Tender & crisp chicken legs with sweet tomatoes

Chicken Legs with Tomatoes

Serves 4

  • 4 higher-welfare chicken legs, jointed

  • sea salt

  • freshly ground black pepper

  • 1 big bunch fresh basil, leaves picked, stalks finely chopped

  • 2 big handfuls red and yellow cherry tomatoes and ripe plum tomatoes, cherry tomatoes halved, plum tomatoes quartered

  • 1 whole bulb garlic, broken into cloves

  • 1 fresh red chilli, finely chopped

  • olive oil

  • 410 g tinned cannellini beans, drained, optional

  • 2 handfuls new potatoes, scrubbed, optional

Preheat your oven to 180°C/350°F/gas 4. Season your chicken pieces all over and put them into a snug-fitting pan in one layer. Throw in all the basil leaves and stalks, then chuck in your tomatoes. Scatter the garlic cloves into the pan with the chopped chilli and drizzle over some olive oil. Mix around a bit, pushing the tomatoes underneath. Place in the oven for 1½ hours, turning the tomatoes halfway through, until the chicken skin is crisp and the meat falls off the bone.



If you fancy, you can add some drained cannellini beans or some sliced new potatoes to the pan and cook them with the chicken. Or you can serve the chicken with some simple mashed potato. Squeeze the garlic out of the skins before serving. You could even make it part of a pasta dish – remove the chicken meat from the bone and shred it, then toss into a bowl of linguini or spaghetti and serve at once.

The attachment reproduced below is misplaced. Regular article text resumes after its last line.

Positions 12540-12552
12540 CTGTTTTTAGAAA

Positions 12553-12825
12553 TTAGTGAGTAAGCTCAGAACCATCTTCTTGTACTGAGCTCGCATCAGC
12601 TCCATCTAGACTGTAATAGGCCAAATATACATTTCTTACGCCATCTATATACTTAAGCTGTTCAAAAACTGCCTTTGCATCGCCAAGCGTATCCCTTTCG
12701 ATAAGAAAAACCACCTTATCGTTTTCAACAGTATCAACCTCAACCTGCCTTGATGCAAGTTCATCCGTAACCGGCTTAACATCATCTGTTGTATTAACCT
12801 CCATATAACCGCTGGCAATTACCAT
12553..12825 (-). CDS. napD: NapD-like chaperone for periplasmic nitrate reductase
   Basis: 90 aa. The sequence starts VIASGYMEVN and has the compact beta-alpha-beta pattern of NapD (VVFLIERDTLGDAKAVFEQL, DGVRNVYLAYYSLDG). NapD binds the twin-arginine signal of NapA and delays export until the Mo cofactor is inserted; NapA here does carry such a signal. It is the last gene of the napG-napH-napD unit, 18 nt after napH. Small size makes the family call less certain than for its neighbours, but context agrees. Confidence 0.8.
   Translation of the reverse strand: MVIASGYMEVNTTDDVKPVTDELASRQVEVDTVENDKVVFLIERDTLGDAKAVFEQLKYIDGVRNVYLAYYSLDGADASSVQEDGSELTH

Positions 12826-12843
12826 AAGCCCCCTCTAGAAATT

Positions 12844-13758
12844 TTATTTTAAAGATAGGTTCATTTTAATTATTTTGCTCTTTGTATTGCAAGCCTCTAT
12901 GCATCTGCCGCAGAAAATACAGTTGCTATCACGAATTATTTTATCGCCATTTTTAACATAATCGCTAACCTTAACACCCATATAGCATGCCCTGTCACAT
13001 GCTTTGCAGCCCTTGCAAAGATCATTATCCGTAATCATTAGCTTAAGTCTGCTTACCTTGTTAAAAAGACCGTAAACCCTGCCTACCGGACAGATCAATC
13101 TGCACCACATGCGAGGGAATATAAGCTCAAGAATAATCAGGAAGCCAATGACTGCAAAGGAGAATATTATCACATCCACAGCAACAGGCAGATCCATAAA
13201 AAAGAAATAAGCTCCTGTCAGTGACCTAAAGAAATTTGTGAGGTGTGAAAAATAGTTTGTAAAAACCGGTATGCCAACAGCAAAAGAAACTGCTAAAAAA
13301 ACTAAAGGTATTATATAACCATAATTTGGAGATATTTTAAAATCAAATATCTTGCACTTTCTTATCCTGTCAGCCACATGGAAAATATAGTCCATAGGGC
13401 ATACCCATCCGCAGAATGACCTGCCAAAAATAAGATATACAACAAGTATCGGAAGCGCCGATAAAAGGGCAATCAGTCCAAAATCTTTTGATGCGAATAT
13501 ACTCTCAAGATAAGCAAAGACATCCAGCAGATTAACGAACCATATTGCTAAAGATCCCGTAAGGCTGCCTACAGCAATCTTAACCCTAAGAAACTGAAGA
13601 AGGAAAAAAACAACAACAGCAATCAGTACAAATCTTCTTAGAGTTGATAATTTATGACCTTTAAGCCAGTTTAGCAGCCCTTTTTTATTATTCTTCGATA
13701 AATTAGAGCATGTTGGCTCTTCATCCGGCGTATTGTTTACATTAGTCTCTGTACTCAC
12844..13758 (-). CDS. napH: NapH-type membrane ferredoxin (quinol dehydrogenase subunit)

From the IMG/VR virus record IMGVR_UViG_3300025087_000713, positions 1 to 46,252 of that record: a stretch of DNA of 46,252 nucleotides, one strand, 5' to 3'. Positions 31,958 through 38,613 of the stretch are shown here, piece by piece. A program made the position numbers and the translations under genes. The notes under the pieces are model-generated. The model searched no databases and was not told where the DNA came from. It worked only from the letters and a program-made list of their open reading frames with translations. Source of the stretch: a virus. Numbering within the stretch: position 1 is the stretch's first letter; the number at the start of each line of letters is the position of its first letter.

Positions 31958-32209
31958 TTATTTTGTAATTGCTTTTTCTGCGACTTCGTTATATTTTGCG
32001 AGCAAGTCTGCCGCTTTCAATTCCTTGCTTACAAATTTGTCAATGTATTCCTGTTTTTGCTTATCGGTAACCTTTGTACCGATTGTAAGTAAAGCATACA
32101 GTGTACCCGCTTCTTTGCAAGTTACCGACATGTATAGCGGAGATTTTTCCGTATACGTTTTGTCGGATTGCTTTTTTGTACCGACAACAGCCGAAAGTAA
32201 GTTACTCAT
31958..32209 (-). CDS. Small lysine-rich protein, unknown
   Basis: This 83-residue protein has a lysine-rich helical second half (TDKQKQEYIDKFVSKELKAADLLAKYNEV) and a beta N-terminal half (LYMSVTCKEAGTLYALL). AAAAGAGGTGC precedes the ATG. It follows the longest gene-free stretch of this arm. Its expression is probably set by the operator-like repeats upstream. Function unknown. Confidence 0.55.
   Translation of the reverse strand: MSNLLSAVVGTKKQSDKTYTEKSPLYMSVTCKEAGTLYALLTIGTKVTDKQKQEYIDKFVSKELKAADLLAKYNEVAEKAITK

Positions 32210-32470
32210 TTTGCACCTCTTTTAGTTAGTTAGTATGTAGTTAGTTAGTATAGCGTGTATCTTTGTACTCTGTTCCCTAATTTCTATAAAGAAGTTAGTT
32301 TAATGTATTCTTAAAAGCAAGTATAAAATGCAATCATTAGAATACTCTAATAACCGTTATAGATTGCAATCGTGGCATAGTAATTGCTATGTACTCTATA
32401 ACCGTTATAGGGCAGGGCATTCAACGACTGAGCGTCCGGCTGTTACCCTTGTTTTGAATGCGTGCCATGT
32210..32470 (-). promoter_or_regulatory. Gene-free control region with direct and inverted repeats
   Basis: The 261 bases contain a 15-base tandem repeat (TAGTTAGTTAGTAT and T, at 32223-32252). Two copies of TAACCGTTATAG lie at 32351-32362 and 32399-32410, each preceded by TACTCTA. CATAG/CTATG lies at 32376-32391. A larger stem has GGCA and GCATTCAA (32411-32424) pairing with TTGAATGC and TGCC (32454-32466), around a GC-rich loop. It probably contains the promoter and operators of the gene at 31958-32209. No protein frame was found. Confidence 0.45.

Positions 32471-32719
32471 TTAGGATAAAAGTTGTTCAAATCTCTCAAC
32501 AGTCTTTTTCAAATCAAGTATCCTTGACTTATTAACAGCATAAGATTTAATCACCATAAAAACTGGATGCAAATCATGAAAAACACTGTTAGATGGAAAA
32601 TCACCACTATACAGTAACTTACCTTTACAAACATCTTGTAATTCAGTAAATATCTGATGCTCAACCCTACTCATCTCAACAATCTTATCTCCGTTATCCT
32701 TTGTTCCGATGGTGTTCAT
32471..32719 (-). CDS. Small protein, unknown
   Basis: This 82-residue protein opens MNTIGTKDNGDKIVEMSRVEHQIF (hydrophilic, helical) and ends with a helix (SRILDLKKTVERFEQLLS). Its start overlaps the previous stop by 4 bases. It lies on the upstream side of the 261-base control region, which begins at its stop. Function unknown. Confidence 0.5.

Nutritional Information

Tender & crisp chicken legs with sweet tomatoes

A delicious one-pot meal

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0 foodies cooked this
Knock this together in minutes, leave it to do its thing and whack it out when your guests arrive
Serves 4
1h 35m
Super easy
Method

This recipe takes literally minutes to put together but then requires slow, gentle cooking. However, in return for your patience, what happens in the pan from just a couple of ingredients is an absolute joy and never fails, so it's a good one to serve if you have guests.

Preheat your oven to 180°C/350°F/gas 4. Season your chicken pieces all over and put them into a snug-fitting pan in one layer. Throw in all the basil leaves and stalks, then chuck in your tomatoes. Scatter the garlic cloves into the pan with the chopped chilli and drizzle over some olive oil. Mix around a bit, pushing the tomatoes underneath. Place in the oven for 1½ hours, turning the tomatoes halfway through, until the chicken skin is crisp and the meat falls off the bone.

If you fancy, you can add some drained cannellini beans or some sliced new potatoes to the pan and cook them with the chicken. Or you can serve the chicken with some simple mashed potato. Squeeze the garlic out of the skins before serving. You could even make it part of a pasta dish – remove the chicken meat from the bone and shred it, then toss into a bowl of linguini or spaghetti and serve at once.